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Inventorying Virtual Hard Disk Files on a Server or Domain

Use these scripts to list the VHD or VMDK files on any system

Chris: I'm starting to get worried about VM sprawl. Many of the users on my network are using Virtual PC and Virtual Server 2005 R2, and I want to be able to find VHD files on my servers or on any user's system. Can I do this with a tool or script?
--Jason

Jason, while many enterprise storage resource management (SRM) tools can audit files by extension, this can also be done using a vbscript. For example, the script below will show you all Virtual PC or Virtual Server (VHD) and VMware (VMDK) virtual hard disk files. Also, the script will display any files greater than 800MB (838,860,800 bytes), which is useful for the crafty user that decides to create virtual disk files using a custom file extension.

'vhdaudit.vbs
strComputer = "."
Set objWMIService = GetObject("winmgmts:" _
    & "{impersonationLevel=impersonate}!\\" & _
    strComputer & "\root\cimv2")

Set colFiles = objWMIService. _
    ExecQuery("Select * from CIM_DataFile " & _
    "where Extension = 'vhd' or Extension =" & _
    " 'vmdk' or FileSize > 838860800")

For Each objFile in colFiles
    Wscript.Echo objFile.Name & " -- " & _
    objFile.FileSize & " bytes"
Next

Note that if you wanted to list all files greater than 100MB in size, for example, you would change "838860800" in the "Set colFiles" statement to "104857600." There are plenty of online calculators that can convert megabytes to bytes, so if you're looking to audit a particular file size, you can use this Conversion Calculator, for example.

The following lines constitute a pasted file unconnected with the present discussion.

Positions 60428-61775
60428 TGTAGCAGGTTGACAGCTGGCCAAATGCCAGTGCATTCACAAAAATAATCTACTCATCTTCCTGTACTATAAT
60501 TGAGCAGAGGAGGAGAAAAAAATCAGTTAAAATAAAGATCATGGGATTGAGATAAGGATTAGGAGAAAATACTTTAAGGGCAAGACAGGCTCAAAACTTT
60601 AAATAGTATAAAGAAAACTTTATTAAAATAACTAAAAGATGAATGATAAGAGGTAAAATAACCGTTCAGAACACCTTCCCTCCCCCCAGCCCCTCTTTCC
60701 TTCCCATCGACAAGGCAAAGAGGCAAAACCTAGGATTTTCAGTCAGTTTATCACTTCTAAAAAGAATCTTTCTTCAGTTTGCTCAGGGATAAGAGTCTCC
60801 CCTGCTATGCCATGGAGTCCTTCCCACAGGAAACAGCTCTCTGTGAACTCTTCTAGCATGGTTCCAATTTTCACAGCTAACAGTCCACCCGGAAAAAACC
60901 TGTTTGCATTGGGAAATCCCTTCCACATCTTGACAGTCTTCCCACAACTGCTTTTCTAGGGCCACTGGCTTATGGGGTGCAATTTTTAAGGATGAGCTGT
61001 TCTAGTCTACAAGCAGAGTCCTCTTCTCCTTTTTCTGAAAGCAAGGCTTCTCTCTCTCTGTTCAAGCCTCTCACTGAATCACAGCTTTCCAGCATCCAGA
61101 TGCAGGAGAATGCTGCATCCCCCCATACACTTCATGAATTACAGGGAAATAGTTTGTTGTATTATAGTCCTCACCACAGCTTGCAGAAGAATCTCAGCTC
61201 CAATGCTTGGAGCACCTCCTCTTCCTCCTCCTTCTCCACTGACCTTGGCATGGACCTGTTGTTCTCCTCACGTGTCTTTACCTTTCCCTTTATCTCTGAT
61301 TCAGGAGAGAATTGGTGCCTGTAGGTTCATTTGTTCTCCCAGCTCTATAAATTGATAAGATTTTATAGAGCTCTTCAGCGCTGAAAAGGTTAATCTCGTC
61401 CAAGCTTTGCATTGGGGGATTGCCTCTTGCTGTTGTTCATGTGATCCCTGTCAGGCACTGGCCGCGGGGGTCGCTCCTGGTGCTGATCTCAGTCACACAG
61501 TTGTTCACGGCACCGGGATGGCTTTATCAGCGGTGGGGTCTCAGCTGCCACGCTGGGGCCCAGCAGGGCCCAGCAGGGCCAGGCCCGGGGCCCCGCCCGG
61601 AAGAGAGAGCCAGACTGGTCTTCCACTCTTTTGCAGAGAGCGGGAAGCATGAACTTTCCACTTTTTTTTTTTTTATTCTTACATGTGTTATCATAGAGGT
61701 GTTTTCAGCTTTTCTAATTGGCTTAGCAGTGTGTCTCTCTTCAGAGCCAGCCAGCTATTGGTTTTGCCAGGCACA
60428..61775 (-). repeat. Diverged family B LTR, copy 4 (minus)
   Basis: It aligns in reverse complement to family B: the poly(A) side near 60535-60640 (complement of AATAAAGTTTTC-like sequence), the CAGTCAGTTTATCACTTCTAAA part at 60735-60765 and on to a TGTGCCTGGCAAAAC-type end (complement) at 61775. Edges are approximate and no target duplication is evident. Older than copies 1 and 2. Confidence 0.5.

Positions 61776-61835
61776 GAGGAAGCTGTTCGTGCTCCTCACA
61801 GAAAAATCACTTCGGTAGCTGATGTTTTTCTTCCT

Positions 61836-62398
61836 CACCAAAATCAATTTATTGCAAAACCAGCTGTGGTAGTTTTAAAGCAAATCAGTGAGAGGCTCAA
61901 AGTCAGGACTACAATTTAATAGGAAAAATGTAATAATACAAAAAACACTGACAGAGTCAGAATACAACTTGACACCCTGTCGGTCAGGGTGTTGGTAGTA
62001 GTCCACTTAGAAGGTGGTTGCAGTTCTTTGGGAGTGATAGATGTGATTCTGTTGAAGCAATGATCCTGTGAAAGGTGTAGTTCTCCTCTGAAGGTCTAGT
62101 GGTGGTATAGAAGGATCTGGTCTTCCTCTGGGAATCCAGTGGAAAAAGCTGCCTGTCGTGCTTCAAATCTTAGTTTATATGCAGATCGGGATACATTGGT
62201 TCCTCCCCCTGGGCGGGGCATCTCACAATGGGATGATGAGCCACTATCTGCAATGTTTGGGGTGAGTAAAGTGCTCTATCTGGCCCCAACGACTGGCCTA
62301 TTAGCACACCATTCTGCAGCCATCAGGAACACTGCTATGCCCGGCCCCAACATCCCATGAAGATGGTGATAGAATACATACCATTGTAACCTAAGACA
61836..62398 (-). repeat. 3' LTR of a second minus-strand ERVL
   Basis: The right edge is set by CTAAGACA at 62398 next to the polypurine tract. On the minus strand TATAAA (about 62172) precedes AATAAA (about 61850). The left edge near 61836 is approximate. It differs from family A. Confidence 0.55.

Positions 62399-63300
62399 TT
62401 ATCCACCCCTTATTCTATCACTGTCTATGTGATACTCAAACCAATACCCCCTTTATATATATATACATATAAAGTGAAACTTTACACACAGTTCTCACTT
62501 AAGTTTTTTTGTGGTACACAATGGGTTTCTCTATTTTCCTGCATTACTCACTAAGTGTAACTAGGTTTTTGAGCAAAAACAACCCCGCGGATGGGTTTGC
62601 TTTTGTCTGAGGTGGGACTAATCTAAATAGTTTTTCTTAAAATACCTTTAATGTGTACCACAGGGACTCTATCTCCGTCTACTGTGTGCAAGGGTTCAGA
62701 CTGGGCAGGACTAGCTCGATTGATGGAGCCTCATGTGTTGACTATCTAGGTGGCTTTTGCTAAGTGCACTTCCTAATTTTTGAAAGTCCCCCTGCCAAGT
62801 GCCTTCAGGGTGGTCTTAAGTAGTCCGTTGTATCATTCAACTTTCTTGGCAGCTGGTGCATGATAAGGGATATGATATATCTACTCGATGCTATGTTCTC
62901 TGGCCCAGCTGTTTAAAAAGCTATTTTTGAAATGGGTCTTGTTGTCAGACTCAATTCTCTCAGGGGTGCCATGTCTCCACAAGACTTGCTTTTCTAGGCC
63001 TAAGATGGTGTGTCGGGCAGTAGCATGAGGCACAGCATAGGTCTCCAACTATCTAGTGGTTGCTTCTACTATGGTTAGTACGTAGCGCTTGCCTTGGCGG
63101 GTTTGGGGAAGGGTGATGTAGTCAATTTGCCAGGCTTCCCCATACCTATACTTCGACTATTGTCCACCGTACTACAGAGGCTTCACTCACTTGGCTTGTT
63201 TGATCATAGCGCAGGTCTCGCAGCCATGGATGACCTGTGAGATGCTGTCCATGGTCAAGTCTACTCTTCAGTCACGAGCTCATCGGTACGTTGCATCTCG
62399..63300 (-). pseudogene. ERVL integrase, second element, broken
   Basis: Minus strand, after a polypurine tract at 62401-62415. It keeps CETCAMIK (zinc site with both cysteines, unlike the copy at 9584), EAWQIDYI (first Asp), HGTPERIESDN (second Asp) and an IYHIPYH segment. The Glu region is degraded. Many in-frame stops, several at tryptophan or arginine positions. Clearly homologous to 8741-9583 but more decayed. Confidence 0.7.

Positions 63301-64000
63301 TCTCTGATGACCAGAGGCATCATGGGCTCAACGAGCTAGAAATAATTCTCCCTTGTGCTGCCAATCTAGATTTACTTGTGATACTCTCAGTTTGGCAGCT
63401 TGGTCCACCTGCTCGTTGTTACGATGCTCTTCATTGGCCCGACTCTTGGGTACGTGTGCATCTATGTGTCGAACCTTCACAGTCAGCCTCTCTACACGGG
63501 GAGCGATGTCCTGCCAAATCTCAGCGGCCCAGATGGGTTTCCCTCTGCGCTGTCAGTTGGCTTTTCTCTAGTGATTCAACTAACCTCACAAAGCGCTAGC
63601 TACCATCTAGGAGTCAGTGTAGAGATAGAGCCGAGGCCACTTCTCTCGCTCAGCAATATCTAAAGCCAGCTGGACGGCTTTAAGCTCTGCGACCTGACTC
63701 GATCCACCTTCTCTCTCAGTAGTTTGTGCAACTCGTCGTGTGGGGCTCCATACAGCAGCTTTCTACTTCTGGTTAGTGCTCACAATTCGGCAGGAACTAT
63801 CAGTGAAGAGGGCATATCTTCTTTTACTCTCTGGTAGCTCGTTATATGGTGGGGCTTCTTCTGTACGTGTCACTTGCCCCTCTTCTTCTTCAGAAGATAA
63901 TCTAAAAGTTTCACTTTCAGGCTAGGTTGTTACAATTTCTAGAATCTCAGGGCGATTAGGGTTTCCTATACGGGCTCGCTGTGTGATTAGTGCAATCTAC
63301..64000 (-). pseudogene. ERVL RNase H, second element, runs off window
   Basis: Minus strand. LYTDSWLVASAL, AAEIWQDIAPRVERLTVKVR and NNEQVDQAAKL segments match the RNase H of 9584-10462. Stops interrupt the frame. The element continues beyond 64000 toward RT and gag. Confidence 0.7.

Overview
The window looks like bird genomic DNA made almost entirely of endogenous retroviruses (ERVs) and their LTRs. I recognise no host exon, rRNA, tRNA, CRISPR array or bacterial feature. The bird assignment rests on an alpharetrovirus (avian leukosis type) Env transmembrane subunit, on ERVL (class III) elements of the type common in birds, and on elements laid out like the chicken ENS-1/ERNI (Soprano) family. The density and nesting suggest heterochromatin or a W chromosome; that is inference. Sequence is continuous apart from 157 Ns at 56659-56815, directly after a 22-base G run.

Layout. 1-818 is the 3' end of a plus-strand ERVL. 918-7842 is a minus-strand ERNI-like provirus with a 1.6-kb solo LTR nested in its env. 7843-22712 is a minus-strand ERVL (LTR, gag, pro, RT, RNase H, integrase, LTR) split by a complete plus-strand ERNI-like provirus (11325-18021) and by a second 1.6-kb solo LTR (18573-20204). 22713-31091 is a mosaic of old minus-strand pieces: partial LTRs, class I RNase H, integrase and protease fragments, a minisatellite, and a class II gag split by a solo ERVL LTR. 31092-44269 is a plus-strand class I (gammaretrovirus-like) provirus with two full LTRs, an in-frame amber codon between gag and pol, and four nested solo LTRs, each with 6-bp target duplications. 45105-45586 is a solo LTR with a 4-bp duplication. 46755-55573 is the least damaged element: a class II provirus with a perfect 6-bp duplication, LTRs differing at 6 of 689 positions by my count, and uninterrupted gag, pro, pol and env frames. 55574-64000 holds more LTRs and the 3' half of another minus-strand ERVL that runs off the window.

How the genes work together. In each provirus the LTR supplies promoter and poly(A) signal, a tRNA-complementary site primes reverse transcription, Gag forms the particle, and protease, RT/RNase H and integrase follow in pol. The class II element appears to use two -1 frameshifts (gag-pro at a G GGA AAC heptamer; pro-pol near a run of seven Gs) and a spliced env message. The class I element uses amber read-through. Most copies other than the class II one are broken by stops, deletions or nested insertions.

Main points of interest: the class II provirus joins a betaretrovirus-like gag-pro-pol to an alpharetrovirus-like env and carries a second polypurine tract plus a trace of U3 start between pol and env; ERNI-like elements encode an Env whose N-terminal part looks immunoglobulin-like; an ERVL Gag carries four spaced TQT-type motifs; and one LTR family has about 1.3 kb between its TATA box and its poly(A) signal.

I have saved a copy of vhdaudit.vbs on my Web site and you can download it here. Note that it is saved as a text file, so you will need to change its extension to .vbs in order to run it. Also, since the script uses wscript.echo to list the virtual hard disk files that are found, you should run it using the cscripting host. To do this, you would run the command cscript vhdaudit.vbs from the directory containing the vhdaudit.vbs file.

If you would like to find virtual hard disk files on every computer in your domain, you can run the DomainVHDaudit.vbs script shown below.

'DomainVHDaudit.vbs
On Error Resume Next
Const ForWriting = 2
' Format date/time stamp for output file
strTimeDate = Year(Date) & "-" & Month(Date) & _
 "-" & Day(Date) & "~~" & Hour(Time) & "-" & _
 Minute(Time)
' Output file name and path
strLogFile = "C:\VHDaudit-" & strTimeDate & _
 ".txt"

wscript.echo("Audit started. This may take " & _
 "several minutes to hours to complete. You " & _
 "will receive a message once the script is finished.")

'Create Log File
Set objFSO = CreateObject("Scripting.FileSystemObject")
Set objFile = objFSO.OpenTextFile (strLogFile, _
    ForWriting, True)
    
' Connect to domain and collect computer accounts
Const ADS_SCOPE_SUBTREE = 2
Set objConnection = CreateObject("ADODB.Connection")
Set objCommand = CreateObject("ADODB.Command")
objConnection.Provider = "ADsDSOObject"
objConnection.Open "Active Directory Provider"
Set objCommand.ActiveConnection = objConnection
set objRootDSE = GetObject("LDAP://RootDSE")
objCommand.CommandText = _
 "SELECT Name, Location FROM 'LDAP://" & _